Why We March
As I review the coverage of the 2018 Women’s March across our country, the world, and here in Traverse City, Michigan, I was struck by the consistency of the messages I saw raised on posters marchers carried that spoke to the outrage and anger at the policies of the present administration that have consistently attacked women’s right to contraception, equal pay for equal work, control over our bodies, violence directed at women, the right to vote, and especially the sexism, misogyny, and bigotry supported covertly and overtly by the people in power at this moment in our nation’s history.
What we are seeing today is a deliberate political strategy being employed by the powers that be, predominantly white males of a certain age, that is designed to roll back the hard-won protections fought for by women in the sixties and seventies, the women of my generation, that younger women now take for granted, but who are in fact, in danger of losing. That is why we march. It has become apparent that resting on our laurels so to speak, is never going to be an option. For reasons that escape me, the forces that stand in opposition to equal rights for women, which are often bonded with opposition to civil rights in general, have once again raised their ugly heads, encouraged and inflamed by a man elected to the highest office in the land, who astonishingly, many women supported.
In my day, women woke to the insidious and pervasive ingrained sexual bias in our patriarchal culture by attending consciousness raising seminars that seem to be, once again, necessary in order to preserve and advance the cause of women everywhere, not just American women, but women around the world who are stuck in cultures and political systems designed to keep women subservient, uneducated, hidden under the burdens of unalleviated child birth and manual labor without any financial remuneration at all, all of which is exacerbated if a woman’s skin is brown or black or red or yellow in our own society.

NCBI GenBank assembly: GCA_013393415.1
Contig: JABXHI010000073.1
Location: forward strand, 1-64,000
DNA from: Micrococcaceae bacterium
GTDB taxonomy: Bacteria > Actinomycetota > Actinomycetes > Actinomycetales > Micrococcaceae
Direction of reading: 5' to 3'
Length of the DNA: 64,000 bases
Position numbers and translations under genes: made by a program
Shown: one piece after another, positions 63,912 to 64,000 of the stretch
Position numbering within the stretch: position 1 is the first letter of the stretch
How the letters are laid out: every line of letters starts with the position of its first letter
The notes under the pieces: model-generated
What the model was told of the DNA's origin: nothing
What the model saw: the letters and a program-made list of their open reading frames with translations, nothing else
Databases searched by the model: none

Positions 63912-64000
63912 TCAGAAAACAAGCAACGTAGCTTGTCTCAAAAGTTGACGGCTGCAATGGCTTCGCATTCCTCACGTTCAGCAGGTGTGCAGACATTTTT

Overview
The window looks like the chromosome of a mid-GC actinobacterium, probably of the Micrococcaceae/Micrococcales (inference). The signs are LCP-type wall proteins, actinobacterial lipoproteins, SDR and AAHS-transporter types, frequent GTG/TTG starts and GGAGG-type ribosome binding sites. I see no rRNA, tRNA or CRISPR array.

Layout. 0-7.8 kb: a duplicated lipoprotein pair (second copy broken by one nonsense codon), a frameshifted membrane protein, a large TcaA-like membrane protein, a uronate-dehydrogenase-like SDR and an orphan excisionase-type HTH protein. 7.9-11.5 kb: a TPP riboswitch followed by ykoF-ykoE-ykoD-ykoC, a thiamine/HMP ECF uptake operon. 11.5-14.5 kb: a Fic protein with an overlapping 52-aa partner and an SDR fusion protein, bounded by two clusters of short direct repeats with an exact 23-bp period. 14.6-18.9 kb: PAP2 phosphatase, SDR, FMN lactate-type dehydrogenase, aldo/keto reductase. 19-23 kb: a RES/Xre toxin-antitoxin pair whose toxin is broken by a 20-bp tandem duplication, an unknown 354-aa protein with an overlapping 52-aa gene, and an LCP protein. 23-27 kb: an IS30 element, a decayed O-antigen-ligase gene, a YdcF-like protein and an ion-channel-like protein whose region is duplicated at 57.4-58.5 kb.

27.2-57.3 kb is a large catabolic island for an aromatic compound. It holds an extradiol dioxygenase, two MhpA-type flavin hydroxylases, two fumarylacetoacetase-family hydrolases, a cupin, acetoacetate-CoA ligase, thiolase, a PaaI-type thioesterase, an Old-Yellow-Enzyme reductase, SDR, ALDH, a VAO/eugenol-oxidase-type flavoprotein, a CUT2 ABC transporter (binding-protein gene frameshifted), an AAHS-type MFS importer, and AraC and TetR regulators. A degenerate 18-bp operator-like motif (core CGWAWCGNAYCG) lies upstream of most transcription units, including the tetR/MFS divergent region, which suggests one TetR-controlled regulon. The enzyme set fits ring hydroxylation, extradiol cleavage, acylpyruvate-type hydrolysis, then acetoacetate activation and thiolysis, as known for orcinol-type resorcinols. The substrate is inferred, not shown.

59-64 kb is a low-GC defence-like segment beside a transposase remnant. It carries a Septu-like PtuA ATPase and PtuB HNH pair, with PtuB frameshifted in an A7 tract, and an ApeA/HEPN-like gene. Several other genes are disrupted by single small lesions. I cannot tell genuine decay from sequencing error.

That is why we march. To raise awareness of the proud history of female rebellion and willingness to enact change from the first Women’s Conference organized by Elizabeth Cady Stanton and Lucretia Mott at the Wesleyan Chapel in Seneca Falls, New York, on July 19, 1848, to the Suffragettes who marched to gain the right for women to vote, to the Women’s March here in Traverse City on January 20th, to impress upon the younger generation of women and men, our grandchildren and great grandchildren that they must pick up the torch and carry on.
Freedoms are not ever entirely won, they are only advanced slowly over time with the persistence of women and men everywhere, across time, races, culture and sexual identity to insist, preserve and cultivate the freedoms laid out by our founding fathers in the Declaration of Independence hundreds of years ago. That is why we march.